We are all guilty of enjoying being a part of the 21st Century just a little bit if not a lot. We take many things for granted and often do not look ahead to see what might become of us if we stay solely on the track of high tech. It would appear that there is a relative correlation between the size of the television that can be produced for home consumption and the amount of power and capability we can pack into as small a package as possible. Do we ever stop to think how this affects how we will develop as human beings in the next generation or more? Two year olds can confidently navigate the internet, a feat not often mastered by some above a certain age bracket. Youth are definitely early adopters and will drive the next generation of technology both as creators and consumers. These electronic gadgets are getting ‘smarter’, more capable and definitely more useful for our increasingly mobile lives, but what will happen to our brains in the meantime? Will we adapt our developmental systems to accommodate this new way of learning, ie one-dimensional. Will this be good for us or will our children suffer because our brains (currently) thrive and grow and develop best with multi-modal inputs?
We know that a child learns most readily when offered the opportunity to see, hear, do, feel and perhaps even smell or taste. This sort of learning creates multiple and very strong connections between neurons in our brains. For example, we need short, middle and long distance vision coming into our eyes before certain critical cut-off periods in childhood, otherwise our visual system may not develop optimally. Will the proximity of 1-D screens to our faces or even larger than life screens change this? Our sense of touch and vestibular sense develop to a more full extent when they have inputs from a variety of textures, weights and levels of resistance. This may be limited if the only thing our child gets to hold is a smooth, flat, light-weight and always illuminated object. Our hearing is designed to work best with input from a range of positions so we develop directionailty and can distinquish distance as well as real from synthetic sounds. Surround sound in our home entertainment centre is a good effect when watching an exciting film but the only reason it works is because we perceive the world that way and so our brain develops that way. If we live with only cinema quality sound systems, real-world noise cancelling headphones or with earbuds, how will this change our hearing? Yes, it is nice to be able to cancel out some of the noise pollution we experience in our lives, but where is that line in the sand between enough and too much. We know that our noses are made with chemical lock and key mechanisms. If smells are all produced artifically, will we become less able to distinguish ‘natural’ smells or more sensitive to them? We know our taste buds have already lost the battle in some instances to fast food and manufactured chemicals. While not an electronic expereience in most cases it does serve as an example of how we are willing to let one of our senses slide, for the sake of convenience.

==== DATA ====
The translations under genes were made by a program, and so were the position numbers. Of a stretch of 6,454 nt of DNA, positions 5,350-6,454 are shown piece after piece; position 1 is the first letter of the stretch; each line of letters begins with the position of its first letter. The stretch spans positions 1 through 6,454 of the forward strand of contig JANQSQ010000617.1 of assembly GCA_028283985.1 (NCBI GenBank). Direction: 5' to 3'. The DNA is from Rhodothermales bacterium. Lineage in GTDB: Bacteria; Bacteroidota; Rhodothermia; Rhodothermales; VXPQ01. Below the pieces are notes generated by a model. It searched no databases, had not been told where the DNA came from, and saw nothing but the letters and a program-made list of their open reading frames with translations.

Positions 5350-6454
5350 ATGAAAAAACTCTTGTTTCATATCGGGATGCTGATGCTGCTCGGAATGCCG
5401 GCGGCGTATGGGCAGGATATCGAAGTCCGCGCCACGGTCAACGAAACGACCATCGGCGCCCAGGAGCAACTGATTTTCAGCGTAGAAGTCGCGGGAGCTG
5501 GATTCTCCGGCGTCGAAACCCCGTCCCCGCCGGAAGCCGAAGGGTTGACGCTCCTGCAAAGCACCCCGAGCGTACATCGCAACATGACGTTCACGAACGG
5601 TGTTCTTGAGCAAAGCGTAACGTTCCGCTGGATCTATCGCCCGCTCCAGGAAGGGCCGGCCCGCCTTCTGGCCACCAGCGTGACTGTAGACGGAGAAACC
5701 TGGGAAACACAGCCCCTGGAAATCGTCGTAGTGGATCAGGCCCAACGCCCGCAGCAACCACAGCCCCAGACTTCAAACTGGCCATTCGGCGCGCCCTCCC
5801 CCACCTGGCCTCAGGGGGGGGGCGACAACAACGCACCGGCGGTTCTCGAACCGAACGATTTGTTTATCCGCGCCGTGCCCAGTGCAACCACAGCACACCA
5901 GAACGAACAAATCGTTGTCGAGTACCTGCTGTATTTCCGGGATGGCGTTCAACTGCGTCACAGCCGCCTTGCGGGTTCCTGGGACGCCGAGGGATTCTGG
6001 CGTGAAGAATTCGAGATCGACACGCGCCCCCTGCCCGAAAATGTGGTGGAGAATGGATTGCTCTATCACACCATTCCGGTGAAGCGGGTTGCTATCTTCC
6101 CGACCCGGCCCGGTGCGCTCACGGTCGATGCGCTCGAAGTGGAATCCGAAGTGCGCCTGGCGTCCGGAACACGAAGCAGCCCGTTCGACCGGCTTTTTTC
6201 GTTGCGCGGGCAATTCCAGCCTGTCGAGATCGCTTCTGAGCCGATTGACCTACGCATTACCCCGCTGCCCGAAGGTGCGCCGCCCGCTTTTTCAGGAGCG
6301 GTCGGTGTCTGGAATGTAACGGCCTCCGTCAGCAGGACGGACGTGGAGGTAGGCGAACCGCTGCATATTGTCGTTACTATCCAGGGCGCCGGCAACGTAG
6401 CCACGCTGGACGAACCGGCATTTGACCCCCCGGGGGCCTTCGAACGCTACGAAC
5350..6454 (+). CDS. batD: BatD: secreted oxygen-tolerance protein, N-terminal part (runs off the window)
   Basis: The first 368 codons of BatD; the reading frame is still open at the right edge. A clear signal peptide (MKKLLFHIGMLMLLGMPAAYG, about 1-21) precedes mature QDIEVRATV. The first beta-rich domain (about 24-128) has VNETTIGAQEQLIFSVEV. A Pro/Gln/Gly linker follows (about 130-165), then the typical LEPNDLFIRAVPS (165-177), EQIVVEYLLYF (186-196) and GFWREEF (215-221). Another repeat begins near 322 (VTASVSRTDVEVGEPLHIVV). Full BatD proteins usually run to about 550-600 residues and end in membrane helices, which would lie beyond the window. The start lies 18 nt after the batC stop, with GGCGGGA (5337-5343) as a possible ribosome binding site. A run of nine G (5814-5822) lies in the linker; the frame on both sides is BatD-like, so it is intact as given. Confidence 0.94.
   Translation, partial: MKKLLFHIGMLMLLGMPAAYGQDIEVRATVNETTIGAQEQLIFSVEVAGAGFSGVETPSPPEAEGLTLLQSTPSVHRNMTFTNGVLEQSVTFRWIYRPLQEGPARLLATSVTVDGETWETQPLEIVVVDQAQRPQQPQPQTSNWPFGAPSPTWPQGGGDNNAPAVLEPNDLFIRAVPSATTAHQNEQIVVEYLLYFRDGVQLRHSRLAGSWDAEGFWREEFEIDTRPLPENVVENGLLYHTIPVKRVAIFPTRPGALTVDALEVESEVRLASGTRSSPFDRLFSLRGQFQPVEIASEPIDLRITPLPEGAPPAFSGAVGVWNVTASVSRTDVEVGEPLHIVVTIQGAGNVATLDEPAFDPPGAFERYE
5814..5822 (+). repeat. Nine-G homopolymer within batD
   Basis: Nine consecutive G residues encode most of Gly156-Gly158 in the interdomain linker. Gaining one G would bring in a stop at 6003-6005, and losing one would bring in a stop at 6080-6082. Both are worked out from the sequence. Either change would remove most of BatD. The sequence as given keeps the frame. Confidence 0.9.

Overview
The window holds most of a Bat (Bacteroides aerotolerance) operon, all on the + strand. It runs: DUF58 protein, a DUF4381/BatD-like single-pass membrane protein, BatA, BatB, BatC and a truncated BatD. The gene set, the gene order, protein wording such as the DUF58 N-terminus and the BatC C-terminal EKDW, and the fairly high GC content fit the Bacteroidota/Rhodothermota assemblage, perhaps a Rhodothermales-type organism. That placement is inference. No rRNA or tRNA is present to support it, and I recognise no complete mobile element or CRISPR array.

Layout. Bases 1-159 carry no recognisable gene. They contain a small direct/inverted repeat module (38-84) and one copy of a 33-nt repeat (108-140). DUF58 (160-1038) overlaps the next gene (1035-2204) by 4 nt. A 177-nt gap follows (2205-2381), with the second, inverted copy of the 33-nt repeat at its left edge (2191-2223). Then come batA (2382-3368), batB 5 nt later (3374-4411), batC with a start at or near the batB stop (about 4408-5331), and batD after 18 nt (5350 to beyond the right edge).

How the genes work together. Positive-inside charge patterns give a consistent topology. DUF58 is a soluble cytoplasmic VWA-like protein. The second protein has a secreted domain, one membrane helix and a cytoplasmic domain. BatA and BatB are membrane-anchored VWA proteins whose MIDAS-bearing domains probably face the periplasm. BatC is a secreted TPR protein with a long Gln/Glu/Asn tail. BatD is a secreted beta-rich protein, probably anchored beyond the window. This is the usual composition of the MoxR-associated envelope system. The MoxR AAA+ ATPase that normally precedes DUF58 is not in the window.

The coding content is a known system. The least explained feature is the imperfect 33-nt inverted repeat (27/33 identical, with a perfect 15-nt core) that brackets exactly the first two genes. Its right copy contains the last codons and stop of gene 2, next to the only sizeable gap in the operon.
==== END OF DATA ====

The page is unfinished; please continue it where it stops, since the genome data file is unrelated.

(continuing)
We know that when children experience sensory integration issues, their senses are not all developing at the same speed and are not connecting as well as they could. We also know that these children suffer a great deal when they cannot effectively interpret their world. How much is due to our changing lifestyles? While much research needs to be done into more than just the issue of watching violence, there is much we could probably take heed of until we know better the result of this rapid shift in childhood experiences. Will our experiences of the world become less rich, less fulfilling and more limited because of all of the changing experiences or just different? Making sure we get our children outside, throwing a ball, eating some real dirt, rolling in the grass, holding grasshoppers and catching fireflies may sound like a fairy-tale or even just too much work, but you would be surprised by how much they will benefit from it, even just a little bit.
Let’s enjoy all that our brave new world brings us but remember to keep an eye on our development as well. If we can improve it, lovely. If it hinders us or changes us in ways that are less than ideal for the systems we have, maybe we need to reconsider how technology does and does not help us to develop and weigh up the balance for the normally developing population.
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